What do the publishers, Edward Elgar Publishing, have to say about this tome?
"This diverse and insightful volume investigates changing patterns of knowledge management practices and intellectual property regimes across a range of different techno-scientific disciplines and cultures.

The book links the practices and regimes of the past with those of contemporary and emerging forms, covering the mid-19th century to the present. The contributors are noted scholars from various disciplines including history of science and technology, intellectual property law, and innovation studies. The chapters offer original perspectives on how proprietary regimes in knowledge production processes have developed as a socio-political phenomenon of modernity, as well as providing an analysis of the way individuals, institutions and techno-sciences interact within this culture.

With in-depth analysis, this book will appeal to academics and students of STS (Science, Technology and Society), history of science and technology, business history, innovation studies, law, science and technology policy as well as business studies. Historians of science and technology and business will also find much to interest them in this book".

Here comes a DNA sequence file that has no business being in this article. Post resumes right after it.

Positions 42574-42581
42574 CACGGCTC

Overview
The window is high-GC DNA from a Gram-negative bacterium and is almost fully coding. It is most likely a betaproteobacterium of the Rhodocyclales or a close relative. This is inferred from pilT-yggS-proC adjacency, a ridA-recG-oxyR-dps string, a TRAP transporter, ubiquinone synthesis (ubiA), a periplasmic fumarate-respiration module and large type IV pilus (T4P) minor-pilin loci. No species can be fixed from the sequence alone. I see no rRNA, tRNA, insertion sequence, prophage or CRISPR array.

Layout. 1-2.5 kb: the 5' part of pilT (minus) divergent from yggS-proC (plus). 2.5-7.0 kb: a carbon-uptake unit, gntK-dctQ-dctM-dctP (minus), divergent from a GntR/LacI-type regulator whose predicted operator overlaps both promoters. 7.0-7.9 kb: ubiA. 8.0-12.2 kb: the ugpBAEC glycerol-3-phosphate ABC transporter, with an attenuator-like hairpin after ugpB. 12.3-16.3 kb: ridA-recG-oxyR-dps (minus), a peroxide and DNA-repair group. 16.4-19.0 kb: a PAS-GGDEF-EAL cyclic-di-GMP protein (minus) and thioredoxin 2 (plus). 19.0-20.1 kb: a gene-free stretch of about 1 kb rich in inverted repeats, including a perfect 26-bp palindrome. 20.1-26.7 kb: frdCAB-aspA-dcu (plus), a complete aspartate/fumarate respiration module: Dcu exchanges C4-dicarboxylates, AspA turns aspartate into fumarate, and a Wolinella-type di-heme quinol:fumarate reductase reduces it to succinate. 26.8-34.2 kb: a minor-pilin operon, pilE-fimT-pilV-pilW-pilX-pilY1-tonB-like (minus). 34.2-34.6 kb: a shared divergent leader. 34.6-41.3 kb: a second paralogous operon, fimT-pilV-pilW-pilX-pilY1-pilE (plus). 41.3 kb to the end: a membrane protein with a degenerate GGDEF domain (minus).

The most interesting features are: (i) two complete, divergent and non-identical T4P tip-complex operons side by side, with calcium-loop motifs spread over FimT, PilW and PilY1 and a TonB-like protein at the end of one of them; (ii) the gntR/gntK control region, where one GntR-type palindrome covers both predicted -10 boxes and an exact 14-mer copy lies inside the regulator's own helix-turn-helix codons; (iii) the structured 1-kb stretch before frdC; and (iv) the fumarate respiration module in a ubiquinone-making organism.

This Kat liked the history bits best, not just because he's old enough to remember some of them but, more significantly, because the IP debates of bygone times are in many ways more accessible to us, possibly on account of the relatively late arrival in the debating chamber of the economists who now seem to have colonised the policy aspects of IP so completely.

Bibliographic data: xii + 306 pages. Hardback ISBN 978 0 85793 438 3 ebook ISBN 978 0 85793 439 0. Price: hardback £85 (online from the publisher £76.50). Rupture factor: low.  Web page here.

1 comment:

Anonymous said...

Books about patents seem to be getting better. I wonder though whether they have to be so long. They all seem to start at the basics and then get to the new bit, and I'm sure the 'new' bit can't be very long. I suppose though books are meant to be freestanding and people expect them to be 200 pages plus.

I also wonder how we get from books to legislation. I hope legislators do a lot of reading.